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Catalyzing worker co-ops & the solidarity economy

A workers’ co-op rises from the remains of a Colorado mushroom farm

Alece Montez, co-executive director of the AJL Foundation, which came to the aid of the mushroom workers after they were forced out of work, said Nanda compounded his former employees’ problems by being “very elusive about the farm actually being bankrupt” in September and October of 2022.  

By then it was closed and the workers weren’t getting their final paychecks, she said. Flora Archuleta, the executive director of the San Luis Valley Immigrant Resource Center, reported some were “sitting on three or four checks” they weren’t able to cash. Others were owed vacation time and one $10,000 in unpaid wages.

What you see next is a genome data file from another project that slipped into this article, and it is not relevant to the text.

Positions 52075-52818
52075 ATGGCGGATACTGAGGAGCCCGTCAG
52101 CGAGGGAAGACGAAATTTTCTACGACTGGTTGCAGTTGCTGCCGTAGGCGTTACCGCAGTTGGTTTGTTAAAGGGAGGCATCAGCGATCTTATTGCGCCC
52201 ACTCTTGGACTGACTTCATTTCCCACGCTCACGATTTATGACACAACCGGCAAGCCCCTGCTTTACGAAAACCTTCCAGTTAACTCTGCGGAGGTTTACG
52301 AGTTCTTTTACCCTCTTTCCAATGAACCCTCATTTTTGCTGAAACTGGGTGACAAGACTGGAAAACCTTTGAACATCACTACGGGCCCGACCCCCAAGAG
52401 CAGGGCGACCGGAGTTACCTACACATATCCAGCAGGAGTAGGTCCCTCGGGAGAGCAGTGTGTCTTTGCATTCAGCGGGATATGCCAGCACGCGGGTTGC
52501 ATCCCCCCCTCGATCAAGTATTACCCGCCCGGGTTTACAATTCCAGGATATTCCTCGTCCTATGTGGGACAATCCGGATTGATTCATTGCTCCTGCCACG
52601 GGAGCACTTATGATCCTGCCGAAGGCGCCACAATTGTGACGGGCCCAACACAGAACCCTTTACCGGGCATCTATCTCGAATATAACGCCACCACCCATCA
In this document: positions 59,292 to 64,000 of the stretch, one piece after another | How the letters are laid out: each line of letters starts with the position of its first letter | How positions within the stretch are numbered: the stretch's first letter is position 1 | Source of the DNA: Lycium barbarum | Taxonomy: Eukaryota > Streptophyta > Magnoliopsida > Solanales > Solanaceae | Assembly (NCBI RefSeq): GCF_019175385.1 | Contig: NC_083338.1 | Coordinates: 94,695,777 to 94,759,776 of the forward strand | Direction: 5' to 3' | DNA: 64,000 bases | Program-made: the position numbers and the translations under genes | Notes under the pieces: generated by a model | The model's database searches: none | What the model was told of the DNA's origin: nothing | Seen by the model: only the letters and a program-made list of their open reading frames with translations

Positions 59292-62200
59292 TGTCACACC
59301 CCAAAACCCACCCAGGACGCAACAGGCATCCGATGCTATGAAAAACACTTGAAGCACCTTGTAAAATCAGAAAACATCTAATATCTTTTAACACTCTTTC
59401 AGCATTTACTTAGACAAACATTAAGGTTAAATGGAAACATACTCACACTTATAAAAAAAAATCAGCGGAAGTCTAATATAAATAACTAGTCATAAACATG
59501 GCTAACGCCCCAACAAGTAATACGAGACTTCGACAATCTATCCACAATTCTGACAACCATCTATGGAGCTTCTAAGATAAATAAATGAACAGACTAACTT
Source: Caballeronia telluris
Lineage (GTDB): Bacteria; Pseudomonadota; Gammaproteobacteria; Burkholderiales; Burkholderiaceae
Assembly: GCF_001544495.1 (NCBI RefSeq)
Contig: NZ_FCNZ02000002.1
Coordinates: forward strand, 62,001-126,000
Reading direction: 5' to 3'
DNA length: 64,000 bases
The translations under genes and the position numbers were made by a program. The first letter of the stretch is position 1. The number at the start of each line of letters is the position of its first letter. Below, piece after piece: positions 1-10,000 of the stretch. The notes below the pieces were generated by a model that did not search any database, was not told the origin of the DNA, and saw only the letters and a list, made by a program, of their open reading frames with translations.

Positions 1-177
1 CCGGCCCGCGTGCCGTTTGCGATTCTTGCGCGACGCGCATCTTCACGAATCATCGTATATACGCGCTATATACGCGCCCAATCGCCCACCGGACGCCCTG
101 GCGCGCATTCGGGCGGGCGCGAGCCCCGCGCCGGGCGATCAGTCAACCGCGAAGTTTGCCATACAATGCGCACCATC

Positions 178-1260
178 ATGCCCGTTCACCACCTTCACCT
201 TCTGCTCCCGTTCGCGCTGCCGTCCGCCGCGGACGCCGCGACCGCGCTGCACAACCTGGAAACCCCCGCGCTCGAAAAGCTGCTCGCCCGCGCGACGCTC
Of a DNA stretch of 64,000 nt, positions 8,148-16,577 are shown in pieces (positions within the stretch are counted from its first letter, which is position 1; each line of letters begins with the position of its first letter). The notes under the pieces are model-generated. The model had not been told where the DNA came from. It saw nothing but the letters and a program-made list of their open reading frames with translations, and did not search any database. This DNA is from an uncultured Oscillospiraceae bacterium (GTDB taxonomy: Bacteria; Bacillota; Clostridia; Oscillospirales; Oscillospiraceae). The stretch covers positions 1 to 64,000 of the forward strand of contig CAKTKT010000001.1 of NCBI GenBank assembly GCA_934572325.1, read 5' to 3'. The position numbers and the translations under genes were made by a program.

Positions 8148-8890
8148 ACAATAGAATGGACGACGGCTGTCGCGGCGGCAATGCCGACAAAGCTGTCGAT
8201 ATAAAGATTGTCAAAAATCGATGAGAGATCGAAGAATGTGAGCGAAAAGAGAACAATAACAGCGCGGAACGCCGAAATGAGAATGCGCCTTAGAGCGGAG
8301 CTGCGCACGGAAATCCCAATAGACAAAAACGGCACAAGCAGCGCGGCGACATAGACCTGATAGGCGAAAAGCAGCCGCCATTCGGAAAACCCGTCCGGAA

But Montez said some workers didn’t want to open unemployment cases, because they feared being deported or blocked from working for Nanda again should the mushroom farm, where portobello, crimini and button mushrooms were grown, ever reopen. As time passed and the situation became dire, they needed help.

Read the rest at the Colorado Sun


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